Now it’s time for the big reveal of this game’s deep, dark secret. This isn’t exactly a spoiler since it’s easy to miss. Thundercade has a special ending. If you beat the game, you might notice that this game doesn’t loop again like many shooters do. You have to let the game sit on the ending screen for roughly one hour of real time before the special ending appears. There will be a procession of tanks and soldiers, followed by a developer message written in Japanese. I suppose the localizers missed this entirely, but can you blame them? Thanks to The Cutting Room Floor, you can read the translation of the special message. After all that wait, it doesn’t stay on the screen very long before going back to the title screen. I left my recording running so I captured the special ending. I left the room with the game running but managed to walk back in the room in time to watch most of this ending live.

Even though Micronics has a poor reputation as far as their game output on NES, Thundercade is a pretty decent shooter that I enjoyed. The whole package is not incredibly special. The graphics are okay. They did a good job with all the destructible buildings and things. The music is repetitive – there’s only one main song throughout most of the game – but I found it catchy enough and didn’t get tired of it. The controls were responsive. The game mechanics have mostly been found elsewhere, which is a little disappointing. Overall, I consider it an average, run-of-the-mill type game. There are plenty of better NES shooters, but Thundercade isn’t all that bad and it is worth trying out if you like shoot-em-ups.

#118 – Thundercade

Operation Wolf Box Cover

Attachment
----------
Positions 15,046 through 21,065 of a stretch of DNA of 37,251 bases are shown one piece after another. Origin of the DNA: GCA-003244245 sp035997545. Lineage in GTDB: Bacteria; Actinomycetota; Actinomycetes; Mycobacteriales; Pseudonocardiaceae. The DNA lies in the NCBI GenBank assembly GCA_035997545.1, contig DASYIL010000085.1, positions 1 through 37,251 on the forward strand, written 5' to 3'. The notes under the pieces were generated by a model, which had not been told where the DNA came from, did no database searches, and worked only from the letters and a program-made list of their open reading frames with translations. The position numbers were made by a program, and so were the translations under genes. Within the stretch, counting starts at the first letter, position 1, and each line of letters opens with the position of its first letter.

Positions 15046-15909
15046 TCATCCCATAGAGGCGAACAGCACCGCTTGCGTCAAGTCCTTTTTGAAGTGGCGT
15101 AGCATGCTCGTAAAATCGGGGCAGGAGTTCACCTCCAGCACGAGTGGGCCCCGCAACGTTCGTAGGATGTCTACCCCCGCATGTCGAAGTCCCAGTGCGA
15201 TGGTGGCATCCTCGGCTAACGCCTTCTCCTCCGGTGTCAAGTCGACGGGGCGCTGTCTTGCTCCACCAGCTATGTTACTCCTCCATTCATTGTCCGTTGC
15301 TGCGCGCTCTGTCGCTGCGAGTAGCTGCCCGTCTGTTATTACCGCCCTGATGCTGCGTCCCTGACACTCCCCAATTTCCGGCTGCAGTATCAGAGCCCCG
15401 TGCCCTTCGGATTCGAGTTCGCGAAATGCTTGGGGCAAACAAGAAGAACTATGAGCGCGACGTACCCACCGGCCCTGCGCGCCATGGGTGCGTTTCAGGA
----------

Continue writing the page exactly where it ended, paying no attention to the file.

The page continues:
#20 – Operation Wolf

Gun down the enemy forces in this Zapper-compatible version of the arcade classic.

Calm yourself before heading into terrorist territory!

To Beat: Beat all six missions to reach the ending
To Complete: Beat four loops
My Goal: Beat the game with the best ending
What I Did: Beat the game with the best ending and reached Loop 3 Mission 6
Played: 3/18/16 – 3/25/16
Difficulty: 5/10
My Difficulty: 5/10

It’s a landmark day for Take On The NES Library as I have come to the first Zapper game on my list. Operation Wolf is not one of the first Zapper games that comes to mind, but it’s a pretty good one and it looks to be a mostly faithful port of the arcade title.

Most people with knowledge of the NES from its heyday will certainly remember the Zapper peripheral. It was first released on the Famicom in 1984 as a pack-in with Wild Gunman. The Zapper later launched along with the NES in 1985 for use in launch titles Duck Hunt, Hogan’s Alley, and Wild Gunman. Perhaps it is most remembered for being part of the NES Action Set which included the Zapper and the ubiquitous Super Mario Bros./Duck Hunt combo cart. The light gun has a gray color scheme that was changed to orange in 1989. This was done in compliance with changes in US gun regulations requiring toy guns to look like toy guns. The two Zappers are identical aside from the color differences.